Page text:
GRAND MASTER HOHAN SOKEN was born on May the 25th, 1889. He began his training in 1902 at the age of thirteen. He was the only student of his uncle Nabe Matsumura, (grandson of the famous Bushi Matsumura). His training was to last 76 years.
The Kusanku kata that Bushi Matsumura inherited from Sakugawa played an important role in Soken’s karate training. After Soken had practiced basics for ten years, his uncle told him that he was now ready to begin learning real karate. In 1912, Soken began learning Hakutsura or “white crane”. To increase balance, Soken was instructed to practice his white crane kata and kumite while balancing on a floating slab of wood.
Soken also sought out other instructors to study under, among them was Master Ushi no Tanme, of Nishihara Village, who practiced and taught kobudo that he had learned from an old samurai named Chikin Kraka. Master Chikin Kraka was also known by his Japanese name, Tsuken Mantaka. He is best known for teaching the “Chikin no Bo” kata to Hohan Soken, who continued training with both Sensei Nabe and Sensei Ushi.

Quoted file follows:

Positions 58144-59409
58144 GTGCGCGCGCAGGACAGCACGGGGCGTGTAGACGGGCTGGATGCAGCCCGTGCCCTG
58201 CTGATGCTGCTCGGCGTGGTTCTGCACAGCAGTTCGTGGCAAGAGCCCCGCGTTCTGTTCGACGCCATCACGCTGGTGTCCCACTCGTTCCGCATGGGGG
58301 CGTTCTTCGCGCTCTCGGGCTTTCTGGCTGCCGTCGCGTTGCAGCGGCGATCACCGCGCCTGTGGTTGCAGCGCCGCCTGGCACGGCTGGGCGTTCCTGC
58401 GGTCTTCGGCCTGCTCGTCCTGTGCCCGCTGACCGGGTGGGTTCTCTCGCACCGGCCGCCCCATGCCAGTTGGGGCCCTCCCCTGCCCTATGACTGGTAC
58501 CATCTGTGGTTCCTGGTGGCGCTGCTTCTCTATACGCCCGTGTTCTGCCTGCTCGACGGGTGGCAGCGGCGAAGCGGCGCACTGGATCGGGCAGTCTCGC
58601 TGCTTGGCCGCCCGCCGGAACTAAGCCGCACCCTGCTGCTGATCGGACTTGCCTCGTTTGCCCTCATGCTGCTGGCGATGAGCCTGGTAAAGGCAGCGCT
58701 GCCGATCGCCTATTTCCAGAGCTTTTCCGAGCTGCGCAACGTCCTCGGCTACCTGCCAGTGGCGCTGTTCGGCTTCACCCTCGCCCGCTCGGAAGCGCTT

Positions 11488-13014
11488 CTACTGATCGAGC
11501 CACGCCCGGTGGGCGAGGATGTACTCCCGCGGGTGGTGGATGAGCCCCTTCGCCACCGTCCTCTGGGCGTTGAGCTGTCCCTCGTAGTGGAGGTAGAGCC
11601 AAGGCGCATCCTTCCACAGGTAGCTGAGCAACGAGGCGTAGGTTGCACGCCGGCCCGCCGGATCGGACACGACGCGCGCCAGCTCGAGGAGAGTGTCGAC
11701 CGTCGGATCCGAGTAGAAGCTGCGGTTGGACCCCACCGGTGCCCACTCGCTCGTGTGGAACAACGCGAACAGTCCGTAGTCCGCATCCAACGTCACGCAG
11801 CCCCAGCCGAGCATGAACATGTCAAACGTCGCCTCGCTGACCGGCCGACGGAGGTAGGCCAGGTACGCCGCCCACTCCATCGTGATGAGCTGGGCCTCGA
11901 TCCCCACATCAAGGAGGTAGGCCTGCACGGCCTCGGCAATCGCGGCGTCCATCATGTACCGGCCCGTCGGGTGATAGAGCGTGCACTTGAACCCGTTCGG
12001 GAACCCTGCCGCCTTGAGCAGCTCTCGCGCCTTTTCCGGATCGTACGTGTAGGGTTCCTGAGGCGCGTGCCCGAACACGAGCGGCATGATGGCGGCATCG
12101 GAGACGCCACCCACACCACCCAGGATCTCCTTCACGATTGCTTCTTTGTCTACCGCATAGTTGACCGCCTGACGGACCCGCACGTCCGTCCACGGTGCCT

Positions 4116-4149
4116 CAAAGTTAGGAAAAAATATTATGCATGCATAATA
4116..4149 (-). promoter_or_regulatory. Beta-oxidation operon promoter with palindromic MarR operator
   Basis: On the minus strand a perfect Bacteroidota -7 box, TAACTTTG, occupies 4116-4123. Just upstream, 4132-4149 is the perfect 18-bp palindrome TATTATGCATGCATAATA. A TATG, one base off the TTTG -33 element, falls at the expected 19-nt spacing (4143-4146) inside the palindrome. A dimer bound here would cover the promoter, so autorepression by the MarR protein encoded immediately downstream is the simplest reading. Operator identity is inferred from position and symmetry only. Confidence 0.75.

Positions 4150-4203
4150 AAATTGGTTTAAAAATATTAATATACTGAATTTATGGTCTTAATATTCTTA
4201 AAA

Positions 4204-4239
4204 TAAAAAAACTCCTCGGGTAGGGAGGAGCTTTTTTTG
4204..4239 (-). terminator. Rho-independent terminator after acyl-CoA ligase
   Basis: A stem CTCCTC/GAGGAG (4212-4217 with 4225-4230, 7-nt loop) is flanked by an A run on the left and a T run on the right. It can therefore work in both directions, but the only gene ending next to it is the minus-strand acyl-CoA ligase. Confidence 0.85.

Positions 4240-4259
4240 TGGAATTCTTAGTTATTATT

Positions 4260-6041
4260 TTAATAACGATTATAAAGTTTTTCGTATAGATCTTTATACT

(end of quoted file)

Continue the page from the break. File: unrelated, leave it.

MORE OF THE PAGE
In 1920 Master Soken moved to Argentina where he remained for 25 years. Upon his return to Okinawa in 1945 he found that karate had greatly changed, sport karate had all but replaced the ancient methods. Soken did not change, he valued himself as the last of the Old Masters. He refused to join some of the more fashionable karate associations, preferring to stay with the old ways.
He did much to cause the rebirth of interest in Kobudo. Master Soken was proficient with many kobudo weapons, however he taught mainly the Bo, Sai, Tonfa, Kama, Nunchaku, Kamagusari and surichin. During his time Master Soken was one of the top kobudo masters in Okinawa, and was president of the All Okinawan Kobujutsu Association.
Master Soken promoted his most senior student of many years, Kise Fusei to 9th Dan in 1976 and passed on full knowledge of his system to Master Kise by the time that he retired in 1978. He dies on 1st December 1982.